If an infected man has unprotected vaginal sex (without a condom) with a woman, he can pass on the virus to her via the lining of the cervix, uterus or womb. The risk of transmission increases if she has any cuts or sores, as it is then easier for the virus to enter the bloodstream. If an infected woman has unprotected sex with a man, she can transmit the virus to him through either a cut or sore on his penis, urethra, or the inside of his foreskin.
HIV transmission: Anal Sex
Anal sex is riskier than vaginal sex as the membrane, or lining, of the anus is thinner and more delicate than the vagina. Hence, the area is more prone to tearing. For both anal and vaginal sex, the receptive partner is at a greater risk of contracting HIV than the giving partner.
HIV transmission: Oral Sex
Oral sex is considered a lower risk sexual activity in terms of contracting and transmitting HIV. This is down to the enzymes contained in saliva, which break down the virus. The lining of the mouth is also tougher than that of the vagina or anus. There is, however, a risk of transmission if sexual fluids encounter ulcers or sores in the mouth. The infection can also be passed on if blood from the mouth encounters any genital cuts or sores, though such transmission is considered extremely unlikely.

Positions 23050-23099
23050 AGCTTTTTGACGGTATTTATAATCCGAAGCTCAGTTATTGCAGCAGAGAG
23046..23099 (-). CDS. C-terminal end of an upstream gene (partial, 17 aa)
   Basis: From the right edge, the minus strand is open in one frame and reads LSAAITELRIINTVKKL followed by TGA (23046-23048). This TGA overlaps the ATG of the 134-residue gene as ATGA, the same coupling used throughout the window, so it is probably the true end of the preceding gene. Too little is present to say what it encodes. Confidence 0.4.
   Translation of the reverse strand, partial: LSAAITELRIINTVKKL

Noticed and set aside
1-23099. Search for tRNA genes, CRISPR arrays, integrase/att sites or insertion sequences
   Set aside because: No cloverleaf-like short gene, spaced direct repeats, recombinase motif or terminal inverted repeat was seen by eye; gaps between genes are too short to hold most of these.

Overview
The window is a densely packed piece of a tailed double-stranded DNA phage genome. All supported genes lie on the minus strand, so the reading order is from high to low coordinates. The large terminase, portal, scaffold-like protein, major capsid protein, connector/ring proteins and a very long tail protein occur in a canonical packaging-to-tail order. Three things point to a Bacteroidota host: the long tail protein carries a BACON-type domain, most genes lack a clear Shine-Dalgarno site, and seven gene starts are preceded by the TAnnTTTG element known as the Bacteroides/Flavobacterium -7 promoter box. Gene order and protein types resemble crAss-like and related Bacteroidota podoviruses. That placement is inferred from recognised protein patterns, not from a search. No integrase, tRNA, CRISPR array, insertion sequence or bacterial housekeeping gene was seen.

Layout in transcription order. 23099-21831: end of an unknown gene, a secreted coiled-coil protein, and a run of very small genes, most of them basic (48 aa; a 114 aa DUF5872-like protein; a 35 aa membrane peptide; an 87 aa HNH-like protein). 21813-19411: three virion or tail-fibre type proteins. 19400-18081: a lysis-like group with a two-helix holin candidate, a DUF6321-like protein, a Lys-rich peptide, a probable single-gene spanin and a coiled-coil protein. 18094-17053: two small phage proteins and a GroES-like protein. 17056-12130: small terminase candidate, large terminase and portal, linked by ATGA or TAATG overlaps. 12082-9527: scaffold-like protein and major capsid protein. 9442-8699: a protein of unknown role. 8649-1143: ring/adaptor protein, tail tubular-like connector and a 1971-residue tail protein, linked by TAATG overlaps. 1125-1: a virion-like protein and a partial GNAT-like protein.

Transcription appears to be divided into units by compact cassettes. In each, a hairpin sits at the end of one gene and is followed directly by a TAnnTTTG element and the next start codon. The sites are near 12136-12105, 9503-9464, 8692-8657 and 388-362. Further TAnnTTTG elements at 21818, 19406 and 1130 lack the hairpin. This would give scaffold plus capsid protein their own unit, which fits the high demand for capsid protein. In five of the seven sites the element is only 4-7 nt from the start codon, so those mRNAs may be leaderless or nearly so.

Other ways of getting HIV
HIV can also be passed on from one person to another through non-sexual contact. This can include:
- Blood Transfusions
- Healthcare Worker
- Mother to Child
- Sharing Needles
- Tattoos or Piercings
In countries where blood donations are not routinely screened, infected blood transfusions pose a high-risk for transmission. Healthcare workers can also contract HIV through infected needle pricks, or by encountering any infected blood.
Infected mothers can transmit HIV to their new-born babies, either during pregnancy, delivery or by breastfeeding. There are drugs which can significantly lessen the risk of HIV transmission, particularly if a mother knows her status early enough in the pregnancy. If you are pregnant, and do not know your status, then please get tested today, as it is possible to prevent your baby being born with HIV.
Sharing needles can be an extremely harmful activity when it comes to many blood borne diseases, including HIV, as needles are an efficient way for one person's blood to enter another person's blood stream. Also, if tattoo equipment has been used on someone with the virus, and has not been properly sterilized afterwards, there is also a risk of transmission.